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AmaSiena Cabins

4.5 / 5.0
Editor Rating
7 reviews
Editor Rating
Very Good
Jayne Clark
Cruise Critic Contributor

AmaSiena’s 77 staterooms in 10 categories can accommodate up to 174 passengers. Most have double balconies – one roomy enough to hold two chairs and a small table, and the other, a “Juliette” style floor-to-ceiling sliding door.

Twelve cabins can be connected. And 12 have a small fold-out sofa for a third occupant. The four suites can accommodate up to four.

Like the ship’s public spaces, the cabins feature a bold color scheme of reds with gray accents. In all cabins, the queen beds can be converted to two twins. Built-in desks double as vanities.

Amenities include a mini refrigerator, flat-screen TV (airing news channels, sports, free movies and television series); a safe; ice bucket and wine glasses; bathrobes; bottled water and nightly turn-down service.

Tip: There’s only one U.S. 110-volt outlet in most cabins (though there are USB ports), so bring an adaptor/converter if you have multiple charging/plug-in needs.

Storage space is adequate (and if it isn’t, you might be overpacking). Suites have two large closets, with storage cubbies. Other cabins have a reasonably spacious closet, with a bank of five deep shelves for storage. The desk/vanity offers some additional space for stuff. And end tables by the bed have two additional drawers each. Most cabins have two full-length mirrors.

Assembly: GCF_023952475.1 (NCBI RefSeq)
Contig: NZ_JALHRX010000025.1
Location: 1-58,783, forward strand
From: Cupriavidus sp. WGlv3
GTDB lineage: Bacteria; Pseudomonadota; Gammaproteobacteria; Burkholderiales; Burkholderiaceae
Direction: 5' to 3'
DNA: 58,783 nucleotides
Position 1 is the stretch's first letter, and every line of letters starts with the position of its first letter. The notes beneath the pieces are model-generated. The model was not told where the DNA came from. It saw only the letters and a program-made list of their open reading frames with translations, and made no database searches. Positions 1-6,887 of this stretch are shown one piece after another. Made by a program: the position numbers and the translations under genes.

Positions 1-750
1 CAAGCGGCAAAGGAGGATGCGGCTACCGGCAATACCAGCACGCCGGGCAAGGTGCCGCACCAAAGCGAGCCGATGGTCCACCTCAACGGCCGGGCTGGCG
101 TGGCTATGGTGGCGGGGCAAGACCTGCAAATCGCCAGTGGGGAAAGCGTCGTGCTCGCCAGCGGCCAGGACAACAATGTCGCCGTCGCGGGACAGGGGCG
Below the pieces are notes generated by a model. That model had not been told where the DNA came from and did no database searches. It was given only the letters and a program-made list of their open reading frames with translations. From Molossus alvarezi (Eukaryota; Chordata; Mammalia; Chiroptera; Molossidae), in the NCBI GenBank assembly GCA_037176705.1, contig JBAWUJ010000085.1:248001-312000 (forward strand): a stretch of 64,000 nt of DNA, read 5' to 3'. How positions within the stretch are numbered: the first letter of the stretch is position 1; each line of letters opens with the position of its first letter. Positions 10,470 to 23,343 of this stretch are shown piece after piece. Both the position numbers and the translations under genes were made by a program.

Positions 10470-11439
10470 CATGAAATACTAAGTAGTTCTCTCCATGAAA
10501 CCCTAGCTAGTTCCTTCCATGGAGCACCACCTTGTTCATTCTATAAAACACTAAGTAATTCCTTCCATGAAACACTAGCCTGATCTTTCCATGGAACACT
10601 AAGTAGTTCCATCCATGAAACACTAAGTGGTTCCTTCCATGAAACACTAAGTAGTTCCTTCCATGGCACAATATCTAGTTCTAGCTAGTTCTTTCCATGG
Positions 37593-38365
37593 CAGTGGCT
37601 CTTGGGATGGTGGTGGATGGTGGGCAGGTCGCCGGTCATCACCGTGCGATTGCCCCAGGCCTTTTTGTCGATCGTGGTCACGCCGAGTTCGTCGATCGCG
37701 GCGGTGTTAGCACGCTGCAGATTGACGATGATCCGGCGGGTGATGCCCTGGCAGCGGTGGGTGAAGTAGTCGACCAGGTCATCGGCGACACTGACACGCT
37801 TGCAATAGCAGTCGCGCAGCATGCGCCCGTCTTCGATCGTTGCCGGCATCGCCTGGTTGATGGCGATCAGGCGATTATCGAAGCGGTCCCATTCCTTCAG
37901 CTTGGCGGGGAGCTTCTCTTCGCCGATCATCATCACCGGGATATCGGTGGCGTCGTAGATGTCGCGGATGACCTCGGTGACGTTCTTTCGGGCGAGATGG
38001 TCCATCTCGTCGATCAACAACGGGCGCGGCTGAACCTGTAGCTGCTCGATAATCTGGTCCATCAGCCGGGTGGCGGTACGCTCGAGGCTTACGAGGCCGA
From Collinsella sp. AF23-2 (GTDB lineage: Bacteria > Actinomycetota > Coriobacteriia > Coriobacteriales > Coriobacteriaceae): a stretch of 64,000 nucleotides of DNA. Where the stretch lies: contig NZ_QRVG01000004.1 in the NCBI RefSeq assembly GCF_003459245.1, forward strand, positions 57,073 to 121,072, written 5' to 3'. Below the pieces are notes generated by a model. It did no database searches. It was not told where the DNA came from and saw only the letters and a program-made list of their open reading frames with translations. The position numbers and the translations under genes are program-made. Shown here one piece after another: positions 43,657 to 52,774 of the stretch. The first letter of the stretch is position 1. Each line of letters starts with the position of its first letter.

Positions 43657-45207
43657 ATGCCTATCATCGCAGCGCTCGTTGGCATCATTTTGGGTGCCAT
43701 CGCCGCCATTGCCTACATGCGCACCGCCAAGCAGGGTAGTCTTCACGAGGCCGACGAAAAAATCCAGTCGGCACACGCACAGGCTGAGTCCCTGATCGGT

Bathrooms (other than in the suites) are a tad cramped. Most cabins have single sinks, a shower with dual shower heads, under-sink storage and a narrow granite shelf that runs the length of the room to hold miscellanea. An opaque window between the bedroom and bathroom in most cabins brings in natural light.

Tip: B Category bathrooms are about three feet smaller than those in category A, so if you’re on the burley side, you might want to spring for the slightly larger cabin.

Riverview: The lower Piano Deck (Deck 1) has 10 160-square-foot cabins with fixed windows.

French Balcony: The cabins are on the Violin Deck (Deck 3) and Cello Deck (Deck 2) and feature a floor-to-ceiling door that slides open, but no step-out balcony. Most are 170 square feet.

Tip: The four 155-square-foot French Balcony cabins (Category CB) at the rear of the Violin Deck are best for couples or single travelers because converting the queen bed to twins crowds the room.

Twin Balconies: Most of AmaSiena’s rooms fall into this category and feature AmaWaterway’s signature double balconies. At 235 square feet, the Category A twin balcony cabins are 25 square feet larger than Category B, with slightly roomier bathrooms.

Junior Suite: These two rooms (201 and 202) just outside the main dining room on Deck 2 are about 43 square feet larger than Category A cabins. The bed faces the window, and though there’s no separate seating area, the bathrooms are larger, with double sinks and a roomy shower.

Suite: The ship’s four suites have separate living and sleeping areas. One is wheelchair accessible. A full-size sofa in the sitting area can fold into a double bed. There are two TVs and roomy side-by-side closets. The bathrooms have a separate shower and full-size tub, enclosed toilet area and double sinks. Other suite perks: room service (the only room category to rate it); minibar stocked with soft drinks, juices and beer; fresh fruit; and unlimited laundry service.

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